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Cannock Chase Murders appeal for Raymond Morris

Various articles covering this story during November 2010

This story was covered extensively by TV, Radio and print media during November 2010.

The solicitor handling the appeal, Amy Jo Cutts, appeared on TV on BBC Midlands Today as well as being interviewd for radio on BBC WM on monday the 1st of November 2010 to talk about the case.


Below is a copy of a press release with links to various news articles below.

PRESS RELEASE

After 42 years in prison, Raymond Morris has been granted permission to apply for a Judicial Review in the case of the “Cannock Chase murders”, at the time the biggest child-killer hunt in British History.

A 7-year investigation has uncovered evidence of alleged police misconduct in respect of his 1969 conviction for the murder of Christine Darby (aged 7), also known as the “A34 murders”.

During one of the highest profile investigations in history, following in the wake of hysteria surrounding the Moors murders only a year before, the Police were under significant pressure to secure a conviction for the murder.

If Mr Morris conviction was overturned it would be the longest running miscarriage of justice in British history. It may also potentially mean that a child murderer had remained at large for over 42 years during Mr Morris incarceration.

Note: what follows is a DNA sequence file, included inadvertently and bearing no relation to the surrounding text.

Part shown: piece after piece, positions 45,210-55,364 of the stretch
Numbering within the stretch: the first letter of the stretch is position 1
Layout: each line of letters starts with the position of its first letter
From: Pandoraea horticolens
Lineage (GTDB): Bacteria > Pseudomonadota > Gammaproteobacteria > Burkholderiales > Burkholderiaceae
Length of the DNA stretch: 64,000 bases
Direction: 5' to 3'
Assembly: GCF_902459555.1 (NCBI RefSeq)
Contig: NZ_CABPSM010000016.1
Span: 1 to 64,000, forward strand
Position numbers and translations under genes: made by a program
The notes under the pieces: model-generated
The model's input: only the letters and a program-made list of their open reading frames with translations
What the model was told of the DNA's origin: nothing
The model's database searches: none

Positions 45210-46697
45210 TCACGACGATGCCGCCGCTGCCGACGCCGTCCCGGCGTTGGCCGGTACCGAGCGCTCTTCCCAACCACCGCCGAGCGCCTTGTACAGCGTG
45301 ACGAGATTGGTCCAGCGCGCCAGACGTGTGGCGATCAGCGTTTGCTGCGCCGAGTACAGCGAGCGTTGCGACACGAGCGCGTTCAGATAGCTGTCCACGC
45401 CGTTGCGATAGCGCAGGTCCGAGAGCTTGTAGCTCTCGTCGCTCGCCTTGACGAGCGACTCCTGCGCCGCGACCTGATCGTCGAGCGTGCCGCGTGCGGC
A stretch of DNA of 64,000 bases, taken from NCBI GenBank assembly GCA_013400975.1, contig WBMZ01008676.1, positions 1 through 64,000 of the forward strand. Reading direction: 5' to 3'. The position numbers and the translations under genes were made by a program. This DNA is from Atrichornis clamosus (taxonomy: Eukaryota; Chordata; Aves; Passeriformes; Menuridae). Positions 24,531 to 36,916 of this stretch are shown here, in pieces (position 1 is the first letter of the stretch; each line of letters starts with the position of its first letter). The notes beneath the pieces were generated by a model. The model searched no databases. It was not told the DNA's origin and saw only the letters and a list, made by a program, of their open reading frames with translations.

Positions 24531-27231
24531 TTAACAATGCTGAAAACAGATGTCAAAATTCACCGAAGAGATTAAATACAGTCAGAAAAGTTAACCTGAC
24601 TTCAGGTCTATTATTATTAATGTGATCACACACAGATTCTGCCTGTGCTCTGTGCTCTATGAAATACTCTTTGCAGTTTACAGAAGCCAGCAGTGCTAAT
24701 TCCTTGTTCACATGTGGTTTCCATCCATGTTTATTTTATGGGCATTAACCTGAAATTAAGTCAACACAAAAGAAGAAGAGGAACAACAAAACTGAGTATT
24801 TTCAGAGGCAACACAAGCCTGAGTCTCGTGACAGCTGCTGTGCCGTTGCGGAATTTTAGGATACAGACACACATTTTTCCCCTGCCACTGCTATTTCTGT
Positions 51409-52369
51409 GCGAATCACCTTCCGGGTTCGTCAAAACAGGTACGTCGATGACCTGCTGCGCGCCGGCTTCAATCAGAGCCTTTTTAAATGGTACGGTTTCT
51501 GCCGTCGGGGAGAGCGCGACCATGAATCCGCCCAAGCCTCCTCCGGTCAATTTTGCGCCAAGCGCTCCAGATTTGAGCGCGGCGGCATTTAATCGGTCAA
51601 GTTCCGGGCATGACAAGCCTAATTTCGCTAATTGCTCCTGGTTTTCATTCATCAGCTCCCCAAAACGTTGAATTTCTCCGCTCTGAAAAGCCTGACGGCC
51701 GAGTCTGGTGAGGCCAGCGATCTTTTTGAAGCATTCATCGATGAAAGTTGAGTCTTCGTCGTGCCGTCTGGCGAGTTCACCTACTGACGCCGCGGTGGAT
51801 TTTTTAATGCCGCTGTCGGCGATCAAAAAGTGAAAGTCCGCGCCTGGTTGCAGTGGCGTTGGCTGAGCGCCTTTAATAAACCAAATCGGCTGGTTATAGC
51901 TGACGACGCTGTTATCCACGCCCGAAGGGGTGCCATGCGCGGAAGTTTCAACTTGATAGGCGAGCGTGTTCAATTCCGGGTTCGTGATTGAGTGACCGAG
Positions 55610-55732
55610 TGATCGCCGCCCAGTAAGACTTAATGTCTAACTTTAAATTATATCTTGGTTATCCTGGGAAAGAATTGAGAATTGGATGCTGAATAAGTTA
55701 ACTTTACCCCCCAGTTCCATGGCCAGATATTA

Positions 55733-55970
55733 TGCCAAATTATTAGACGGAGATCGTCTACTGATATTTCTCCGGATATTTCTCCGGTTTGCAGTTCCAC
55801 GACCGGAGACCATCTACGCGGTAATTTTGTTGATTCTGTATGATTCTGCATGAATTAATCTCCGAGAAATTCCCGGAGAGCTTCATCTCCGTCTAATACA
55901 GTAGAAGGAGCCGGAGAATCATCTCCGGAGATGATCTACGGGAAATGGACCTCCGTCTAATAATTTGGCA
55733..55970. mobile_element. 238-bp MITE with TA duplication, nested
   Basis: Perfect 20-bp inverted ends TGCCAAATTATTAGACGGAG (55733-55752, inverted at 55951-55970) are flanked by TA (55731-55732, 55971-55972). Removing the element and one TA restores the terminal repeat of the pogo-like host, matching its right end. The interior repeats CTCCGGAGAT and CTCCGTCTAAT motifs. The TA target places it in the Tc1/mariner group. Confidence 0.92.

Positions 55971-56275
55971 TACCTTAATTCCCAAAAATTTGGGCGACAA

The primary ground of appeal relates to evidence that police interview notes were tampered with, during which it was alleged that Mr Morris refused to stand on an identification parade (something he has always denied.) He was subsequently picked-out in a 'confrontation' procedure, and later in the dock.

The application for a Judicial Review is the first stage in his attempts to have the matter referred back to the Court of Appeal, after 42 years in prison.

Mr Morris is represented by Amy-Jo Cutts of Norrie Waite and Slater solicitors in Sheffield and Matthew Stanbury of Garden Court North Barrister Chambers.

The case will be heard at the Leeds Administrative Court in December 2010.

Related coverage below:

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